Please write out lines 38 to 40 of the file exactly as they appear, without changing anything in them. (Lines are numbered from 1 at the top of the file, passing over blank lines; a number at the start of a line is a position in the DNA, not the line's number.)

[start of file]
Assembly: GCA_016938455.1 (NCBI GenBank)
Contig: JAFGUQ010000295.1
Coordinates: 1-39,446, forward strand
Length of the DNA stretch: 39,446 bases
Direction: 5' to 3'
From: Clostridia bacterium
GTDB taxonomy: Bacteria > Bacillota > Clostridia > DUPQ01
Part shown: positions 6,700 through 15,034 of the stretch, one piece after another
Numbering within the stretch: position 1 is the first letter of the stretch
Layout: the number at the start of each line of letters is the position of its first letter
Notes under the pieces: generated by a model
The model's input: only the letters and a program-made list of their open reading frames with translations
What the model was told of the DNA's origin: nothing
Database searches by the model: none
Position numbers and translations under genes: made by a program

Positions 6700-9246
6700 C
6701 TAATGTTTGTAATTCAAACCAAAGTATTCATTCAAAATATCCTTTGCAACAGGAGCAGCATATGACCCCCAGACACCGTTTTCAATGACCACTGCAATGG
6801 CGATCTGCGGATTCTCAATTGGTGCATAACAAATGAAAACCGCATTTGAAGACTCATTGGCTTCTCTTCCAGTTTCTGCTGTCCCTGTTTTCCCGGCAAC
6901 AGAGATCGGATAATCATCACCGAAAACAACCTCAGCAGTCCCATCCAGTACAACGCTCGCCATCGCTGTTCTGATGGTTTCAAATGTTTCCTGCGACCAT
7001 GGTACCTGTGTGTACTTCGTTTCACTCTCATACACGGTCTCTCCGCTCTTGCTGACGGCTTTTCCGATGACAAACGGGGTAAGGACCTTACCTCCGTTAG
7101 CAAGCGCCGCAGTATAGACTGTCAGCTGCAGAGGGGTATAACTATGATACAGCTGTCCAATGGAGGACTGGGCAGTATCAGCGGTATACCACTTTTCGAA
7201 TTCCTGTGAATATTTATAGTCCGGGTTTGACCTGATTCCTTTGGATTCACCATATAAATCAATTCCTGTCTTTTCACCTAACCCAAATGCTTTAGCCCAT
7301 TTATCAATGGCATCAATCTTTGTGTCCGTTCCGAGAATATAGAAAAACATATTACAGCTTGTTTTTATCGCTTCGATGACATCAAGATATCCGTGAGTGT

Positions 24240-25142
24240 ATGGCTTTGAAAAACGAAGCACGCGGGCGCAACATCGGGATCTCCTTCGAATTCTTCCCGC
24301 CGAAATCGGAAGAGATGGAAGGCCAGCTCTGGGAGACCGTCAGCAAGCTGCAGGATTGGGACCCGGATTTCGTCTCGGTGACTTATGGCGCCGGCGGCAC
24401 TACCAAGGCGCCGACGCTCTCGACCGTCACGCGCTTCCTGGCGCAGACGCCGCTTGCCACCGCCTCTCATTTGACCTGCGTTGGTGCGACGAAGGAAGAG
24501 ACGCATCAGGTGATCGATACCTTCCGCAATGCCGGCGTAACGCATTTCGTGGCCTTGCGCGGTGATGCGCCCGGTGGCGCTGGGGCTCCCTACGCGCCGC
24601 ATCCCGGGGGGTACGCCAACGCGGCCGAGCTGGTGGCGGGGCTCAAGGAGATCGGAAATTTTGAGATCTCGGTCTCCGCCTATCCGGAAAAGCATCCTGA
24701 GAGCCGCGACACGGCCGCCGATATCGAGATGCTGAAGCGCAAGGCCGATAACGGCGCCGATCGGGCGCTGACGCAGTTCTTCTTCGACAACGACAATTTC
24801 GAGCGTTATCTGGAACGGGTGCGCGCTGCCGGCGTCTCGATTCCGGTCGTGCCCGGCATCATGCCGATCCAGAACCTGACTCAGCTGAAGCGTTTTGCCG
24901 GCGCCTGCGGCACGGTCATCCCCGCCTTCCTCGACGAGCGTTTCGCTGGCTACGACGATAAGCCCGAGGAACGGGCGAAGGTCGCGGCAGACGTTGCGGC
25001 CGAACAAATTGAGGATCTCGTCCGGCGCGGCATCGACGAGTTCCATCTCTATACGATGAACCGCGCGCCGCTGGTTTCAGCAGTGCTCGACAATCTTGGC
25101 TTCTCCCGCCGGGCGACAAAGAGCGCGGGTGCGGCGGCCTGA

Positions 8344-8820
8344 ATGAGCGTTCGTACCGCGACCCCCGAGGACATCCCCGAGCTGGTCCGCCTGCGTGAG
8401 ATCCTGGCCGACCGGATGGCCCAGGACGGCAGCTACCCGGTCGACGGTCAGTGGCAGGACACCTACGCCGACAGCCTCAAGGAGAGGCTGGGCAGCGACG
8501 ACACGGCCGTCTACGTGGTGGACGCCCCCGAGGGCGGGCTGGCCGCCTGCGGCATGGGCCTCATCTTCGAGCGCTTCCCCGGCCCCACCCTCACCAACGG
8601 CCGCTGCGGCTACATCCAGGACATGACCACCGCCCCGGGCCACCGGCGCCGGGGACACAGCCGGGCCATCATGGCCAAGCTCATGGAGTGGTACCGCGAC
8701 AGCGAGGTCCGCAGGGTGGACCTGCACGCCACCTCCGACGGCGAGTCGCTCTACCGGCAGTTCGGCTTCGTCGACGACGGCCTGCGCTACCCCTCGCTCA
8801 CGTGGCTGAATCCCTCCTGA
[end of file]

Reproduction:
8401 ATCCTGGCCGACCGGATGGCCCAGGACGGCAGCTACCCGGTCGACGGTCAGTGGCAGGACACCTACGCCGACAGCCTCAAGGAGAGGCTGGGCAGCGACG
8501 ACACGGCCGTCTACGTGGTGGACGCCCCCGAGGGCGGGCTGGCCGCCTGCGGCATGGGCCTCATCTTCGAGCGCTTCCCCGGCCCCACCCTCACCAACGG
8601 CCGCTGCGGCTACATCCAGGACATGACCACCGCCCCGGGCCACCGGCGCCGGGGACACAGCCGGGCCATCATGGCCAAGCTCATGGAGTGGTACCGCGAC